Both actions and intent must be evident to find a person guilty under the doctrine of criminal law. Actusreus simply refers the guilty act that forms the physical element of an offence. Persons cannot be held liable for bad intentions only and therefore, criminal liability is not chargeable with any actusreus. Carla does her business without authorization in streets and often under darkness. She goes out of her way and draws a suggestive picture on the ground of a cash services premise, a picture is likely to create a negative image of the premise to its clients. Her conduct alone may not amount to a criminal act, but the outcomes of the same conduct may be (Ormerod 2005, 32).
Carla is therefore criminally liable for her conduct that causes despair to Nirmal and possible tarnish of the image of the cash service premise. Nirmal’s conduct is also not criminally chargeable when he angrily throws a lit cigar to the ground. The cigar burns a pile of rubbish as he watches, but he dismisses the possibility of the fire spreading and being potentially destructive because of the fact that it’s a small fire. Eventually the fire cause destruction to Peter’s property, a loss should be partly charged to Nirmail. Though again his conduct was not criminal, the results of it render him criminally liable (Simons 1997, 41). Leyla notices the fire spread towards Peter’s shop and ascertains that Peters is in the shop but she does nothing to save him the possible loss. Her failure to act amounts to no liability but it’s a statutory requirement to provide important information in such an incident. She is thus criminally liable for omission (New South Wales Parliament 2006, 23).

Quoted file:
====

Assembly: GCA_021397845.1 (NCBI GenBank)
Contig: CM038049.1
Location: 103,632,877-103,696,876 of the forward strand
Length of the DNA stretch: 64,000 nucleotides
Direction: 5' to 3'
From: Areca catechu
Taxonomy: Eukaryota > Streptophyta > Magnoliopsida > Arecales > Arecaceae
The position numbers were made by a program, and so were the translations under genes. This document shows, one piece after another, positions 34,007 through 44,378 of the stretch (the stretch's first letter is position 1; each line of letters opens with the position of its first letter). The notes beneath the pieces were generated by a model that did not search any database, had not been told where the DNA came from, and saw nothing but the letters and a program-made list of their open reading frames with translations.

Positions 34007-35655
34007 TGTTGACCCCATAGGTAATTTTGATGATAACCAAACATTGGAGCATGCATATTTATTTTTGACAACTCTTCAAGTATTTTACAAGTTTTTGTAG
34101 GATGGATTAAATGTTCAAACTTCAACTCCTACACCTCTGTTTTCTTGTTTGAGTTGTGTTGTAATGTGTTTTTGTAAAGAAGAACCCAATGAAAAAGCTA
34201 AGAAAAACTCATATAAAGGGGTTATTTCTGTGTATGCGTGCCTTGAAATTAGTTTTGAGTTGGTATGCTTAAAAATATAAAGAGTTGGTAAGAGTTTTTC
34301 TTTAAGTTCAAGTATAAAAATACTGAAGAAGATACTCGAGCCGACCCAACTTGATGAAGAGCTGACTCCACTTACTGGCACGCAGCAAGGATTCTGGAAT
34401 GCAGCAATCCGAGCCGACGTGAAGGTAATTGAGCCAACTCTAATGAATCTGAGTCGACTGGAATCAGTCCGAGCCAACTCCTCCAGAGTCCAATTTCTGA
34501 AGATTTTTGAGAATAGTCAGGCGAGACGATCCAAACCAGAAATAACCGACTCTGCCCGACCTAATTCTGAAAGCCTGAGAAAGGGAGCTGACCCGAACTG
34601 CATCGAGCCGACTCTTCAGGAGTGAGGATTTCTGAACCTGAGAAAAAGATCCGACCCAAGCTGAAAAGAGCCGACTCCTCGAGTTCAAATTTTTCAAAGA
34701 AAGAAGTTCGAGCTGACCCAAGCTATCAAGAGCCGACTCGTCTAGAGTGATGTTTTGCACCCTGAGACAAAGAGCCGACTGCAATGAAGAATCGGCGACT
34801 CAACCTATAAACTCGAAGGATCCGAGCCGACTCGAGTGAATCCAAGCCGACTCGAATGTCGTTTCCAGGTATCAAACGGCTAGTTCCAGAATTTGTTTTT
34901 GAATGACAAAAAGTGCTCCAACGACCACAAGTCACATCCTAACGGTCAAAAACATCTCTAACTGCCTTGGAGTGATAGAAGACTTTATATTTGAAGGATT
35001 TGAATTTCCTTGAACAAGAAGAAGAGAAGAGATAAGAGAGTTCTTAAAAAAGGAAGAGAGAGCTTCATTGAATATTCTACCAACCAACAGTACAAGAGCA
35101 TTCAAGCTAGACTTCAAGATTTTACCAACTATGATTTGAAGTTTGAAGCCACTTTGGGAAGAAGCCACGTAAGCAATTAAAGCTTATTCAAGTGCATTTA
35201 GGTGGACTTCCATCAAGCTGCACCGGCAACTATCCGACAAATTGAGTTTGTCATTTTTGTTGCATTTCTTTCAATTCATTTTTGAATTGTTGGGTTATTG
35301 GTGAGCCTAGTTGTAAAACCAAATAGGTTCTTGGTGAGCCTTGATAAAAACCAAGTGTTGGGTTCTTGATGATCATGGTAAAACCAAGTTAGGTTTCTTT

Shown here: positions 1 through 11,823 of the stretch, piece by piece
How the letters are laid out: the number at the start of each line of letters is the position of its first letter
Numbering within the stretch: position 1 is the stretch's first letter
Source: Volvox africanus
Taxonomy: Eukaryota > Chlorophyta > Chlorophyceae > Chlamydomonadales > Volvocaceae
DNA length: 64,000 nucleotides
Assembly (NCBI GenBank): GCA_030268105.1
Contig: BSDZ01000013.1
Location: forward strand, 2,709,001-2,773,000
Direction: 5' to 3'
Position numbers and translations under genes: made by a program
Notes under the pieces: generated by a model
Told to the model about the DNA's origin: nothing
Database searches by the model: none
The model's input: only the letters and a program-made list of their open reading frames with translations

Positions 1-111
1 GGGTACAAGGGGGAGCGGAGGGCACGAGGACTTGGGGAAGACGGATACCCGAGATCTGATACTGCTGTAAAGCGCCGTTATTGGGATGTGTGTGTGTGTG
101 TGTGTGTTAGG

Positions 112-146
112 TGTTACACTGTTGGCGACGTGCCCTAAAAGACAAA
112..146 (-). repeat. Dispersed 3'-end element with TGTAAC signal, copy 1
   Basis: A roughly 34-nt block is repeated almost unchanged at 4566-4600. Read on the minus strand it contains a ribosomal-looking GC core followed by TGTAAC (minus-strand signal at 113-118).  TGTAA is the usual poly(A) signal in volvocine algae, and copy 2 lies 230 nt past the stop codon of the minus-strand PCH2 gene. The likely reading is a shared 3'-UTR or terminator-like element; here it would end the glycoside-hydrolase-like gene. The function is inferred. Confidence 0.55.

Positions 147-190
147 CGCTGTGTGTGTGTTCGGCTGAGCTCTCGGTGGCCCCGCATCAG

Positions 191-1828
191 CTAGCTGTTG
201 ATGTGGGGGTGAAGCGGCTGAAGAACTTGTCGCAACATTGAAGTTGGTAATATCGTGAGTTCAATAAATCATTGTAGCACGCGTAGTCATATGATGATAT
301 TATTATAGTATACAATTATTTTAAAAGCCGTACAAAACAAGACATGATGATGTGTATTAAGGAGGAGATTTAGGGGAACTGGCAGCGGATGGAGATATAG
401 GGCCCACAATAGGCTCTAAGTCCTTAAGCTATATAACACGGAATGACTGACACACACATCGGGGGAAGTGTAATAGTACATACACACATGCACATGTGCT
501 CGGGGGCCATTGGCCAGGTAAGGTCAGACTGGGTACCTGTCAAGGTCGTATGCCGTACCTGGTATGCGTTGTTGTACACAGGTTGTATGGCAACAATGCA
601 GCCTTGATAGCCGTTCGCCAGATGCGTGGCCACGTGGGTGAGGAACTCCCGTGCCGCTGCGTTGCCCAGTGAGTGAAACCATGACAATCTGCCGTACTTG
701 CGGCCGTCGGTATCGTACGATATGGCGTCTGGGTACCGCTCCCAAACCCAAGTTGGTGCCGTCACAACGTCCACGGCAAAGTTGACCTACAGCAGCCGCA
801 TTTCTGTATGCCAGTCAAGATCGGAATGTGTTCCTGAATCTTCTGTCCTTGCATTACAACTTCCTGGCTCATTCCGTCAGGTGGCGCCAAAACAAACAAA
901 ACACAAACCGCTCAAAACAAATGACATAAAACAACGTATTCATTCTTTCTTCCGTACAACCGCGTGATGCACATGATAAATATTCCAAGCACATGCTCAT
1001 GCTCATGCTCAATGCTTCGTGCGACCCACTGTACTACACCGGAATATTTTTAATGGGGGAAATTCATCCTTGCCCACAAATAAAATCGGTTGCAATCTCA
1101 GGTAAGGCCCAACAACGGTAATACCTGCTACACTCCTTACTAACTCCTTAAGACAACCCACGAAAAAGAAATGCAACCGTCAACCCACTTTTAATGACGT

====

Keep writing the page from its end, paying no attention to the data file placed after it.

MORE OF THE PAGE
Mens Reus refers to the intention to commit a crime. It constitutes the mental element of a criminal act. To be liable of most criminal acts, law offenders must have executed the crimes in a particular mental state. Carla may be held liable for the drawing she made on the ground near a cash facility as she did it intentionally, and may be for her own personal interests. She cares less about its outcomes to serve her intentions. This incidence therefore makes her criminally liable for mensreus of negligence. After Nirmail notices the small fire he consciously disregards it and expects the fire to put itself out. This is an account of mensreus of recklessness as the fire does not go off but instead spreads to consume property causing a loss that he could have contained (Glazebrook 2001, 12).
Leyla has her share of mens rues of purpose as she purposely decides not to alert Peter of the encroaching fire. Though her act of not causing an alarm about the fire is not chargeable at law as criminal liability her purpose to see Peter suffer the fire make her liable. The three are thus jointly liable of the damages that Peter suffers in respect of the property consumed by the fire.
Making use of mensrea and actusreus to establish a criminal liability may prove futile. It has been noted by philosophers that it is not possible to determine or even comprehend what takes place in the minds of other people.